Politics

After school massacre, 100,000 Americans petition White House for gun control

Photo of David Martosko
David Martosko
Executive Editor

In the first 15 hours following a mass-shooting that claimed more than two dozen lives Friday at a Connecticut elementary school, more than 100,000 Americans took their anger and frustration to the White House, asking the Obama administration for a renewed national debate on gun control.

The White House’s online petition system, dubbed ”We the People,” previously attracted national attention when political conservatives in all 50 states banded together to petition the White House for a path to secede from the United States. (RELATED: Top 10 most ridiculous ‘We the People’ petitions)

But with at least eight separate active gun-control petitions, Friday’s effort produced greater support in barely 15 hours than the secession drive collected in its first 72.

The largest gun-control petition collected more than 62,000 digital signatures. The White House promises to review petitions that attract at least 25,000 supporters in a 30-day period.

“David G” — the White House identifies petitioners without providing their last names — submitted that petition, writing that his goal was “to force the Obama administration to produce legislation that limits access to guns. … [L]aws are the only means in which we can reduce the number of people murdered in gun related deaths.”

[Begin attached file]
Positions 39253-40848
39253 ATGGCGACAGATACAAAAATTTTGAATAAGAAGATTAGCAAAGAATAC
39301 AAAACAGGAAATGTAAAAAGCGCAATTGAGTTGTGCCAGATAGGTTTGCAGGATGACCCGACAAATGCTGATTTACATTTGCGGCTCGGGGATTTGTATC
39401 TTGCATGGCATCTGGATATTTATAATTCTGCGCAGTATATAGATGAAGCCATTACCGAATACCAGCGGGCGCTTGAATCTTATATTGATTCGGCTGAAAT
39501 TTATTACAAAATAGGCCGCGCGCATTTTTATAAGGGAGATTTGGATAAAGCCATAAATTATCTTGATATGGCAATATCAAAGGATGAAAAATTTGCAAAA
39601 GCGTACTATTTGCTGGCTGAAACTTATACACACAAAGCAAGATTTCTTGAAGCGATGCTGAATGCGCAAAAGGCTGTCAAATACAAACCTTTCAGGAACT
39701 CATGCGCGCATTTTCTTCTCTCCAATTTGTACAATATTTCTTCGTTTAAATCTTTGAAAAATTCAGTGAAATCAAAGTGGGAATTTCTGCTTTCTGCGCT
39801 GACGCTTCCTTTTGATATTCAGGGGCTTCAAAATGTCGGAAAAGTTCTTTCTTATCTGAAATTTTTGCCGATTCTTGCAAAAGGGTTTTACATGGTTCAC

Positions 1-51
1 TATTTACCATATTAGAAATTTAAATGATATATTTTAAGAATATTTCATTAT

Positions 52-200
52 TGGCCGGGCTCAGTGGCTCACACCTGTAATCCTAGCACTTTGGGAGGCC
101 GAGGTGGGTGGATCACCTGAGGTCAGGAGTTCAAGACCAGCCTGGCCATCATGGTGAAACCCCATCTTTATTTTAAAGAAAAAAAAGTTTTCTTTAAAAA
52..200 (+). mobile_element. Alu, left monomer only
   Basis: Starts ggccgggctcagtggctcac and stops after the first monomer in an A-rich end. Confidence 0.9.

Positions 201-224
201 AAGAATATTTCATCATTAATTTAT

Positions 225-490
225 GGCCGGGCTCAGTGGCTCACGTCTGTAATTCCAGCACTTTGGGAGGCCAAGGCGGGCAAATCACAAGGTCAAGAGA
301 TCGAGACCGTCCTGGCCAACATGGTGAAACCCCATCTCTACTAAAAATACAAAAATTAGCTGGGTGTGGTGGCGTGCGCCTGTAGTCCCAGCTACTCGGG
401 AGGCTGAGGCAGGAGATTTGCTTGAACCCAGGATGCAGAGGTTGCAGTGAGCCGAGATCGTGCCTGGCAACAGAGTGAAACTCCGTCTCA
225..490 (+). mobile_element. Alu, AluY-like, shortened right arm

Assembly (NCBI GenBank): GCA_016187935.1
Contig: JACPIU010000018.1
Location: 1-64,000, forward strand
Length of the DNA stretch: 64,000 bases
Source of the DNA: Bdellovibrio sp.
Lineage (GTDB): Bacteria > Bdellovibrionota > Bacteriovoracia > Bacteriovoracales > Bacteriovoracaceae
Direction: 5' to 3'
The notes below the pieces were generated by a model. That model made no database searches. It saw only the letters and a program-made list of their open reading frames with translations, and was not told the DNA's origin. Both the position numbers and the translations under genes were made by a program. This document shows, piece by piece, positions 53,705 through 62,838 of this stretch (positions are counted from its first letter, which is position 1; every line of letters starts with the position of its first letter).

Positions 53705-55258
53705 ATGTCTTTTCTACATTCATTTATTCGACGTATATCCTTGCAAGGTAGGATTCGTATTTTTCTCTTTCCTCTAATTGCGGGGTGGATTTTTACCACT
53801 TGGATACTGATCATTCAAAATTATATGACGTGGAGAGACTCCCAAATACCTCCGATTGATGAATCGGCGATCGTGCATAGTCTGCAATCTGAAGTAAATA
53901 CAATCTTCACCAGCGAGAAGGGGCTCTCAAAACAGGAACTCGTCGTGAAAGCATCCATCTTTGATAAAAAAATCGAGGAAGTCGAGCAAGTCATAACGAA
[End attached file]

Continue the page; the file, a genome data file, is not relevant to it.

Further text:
The petition veered into constitutionally murky waters, however, arguing that firearms lobby groups “allow the ownership of guns to reach beyond the Constitution’s intended purpose.”

“[A]ccess to firearms,” it read, “reaches beyond what the Second Amendment intends to achieve.” (RELATED AUDIO – Limbaugh: Liberals, media will try to blame shooting on Republicans)

The U.S. Supreme Court has ruled on Americans’ right to bear arms in several landmark cases — most recently with the 2010 “District of Columbia v. Heller” decision that forbade individual states or other jurisdictions from having tighter gun-ownership standards than the U.S. Constitution prescribes.

But since “Heller,” four of the 13 federal courts of appeals have ruled that some limits should apply, specifically regarding machine guns.

Gun control advocates have also argued for the reinstatement of what President Bill Clinton called an “assault weapons ban.” That legislation, passed in 1994, banned the private ownership of rifles and other weapons that appeared cosmetically identical to fully automatic military-style machine guns.

The ban expired in 2004. Despite several attempts by congressional Democrats, it has not been revived. President Barack Obama argued during his 2008 campaign that the law should be renewed, but his administration didn’t take action on the issue during the first two years of his administration when both houses of Congress were under his party’s control.

Still, reinstating the ban “does remain a commitment of his,” White House press secretary Jay Carney said Friday. (RELATED VIDEO: Obama hints at new gun-rights curbs after deadly shooting)

Obama was more cryptic, saying during a public statement that the federal government should “take meaningful action to prevent more tragedies like this, regardless of the politics.”

Adam Lanza, the 20-year-old suspect who allegedly killed 20 children at Sandy Hook Elementary School in Newtown, Connecticut, carried three firearms — two handguns, and a Bushmaster .223-caliber semi-automatic rifle that would have fit the criteria of the 1994 federal government ban.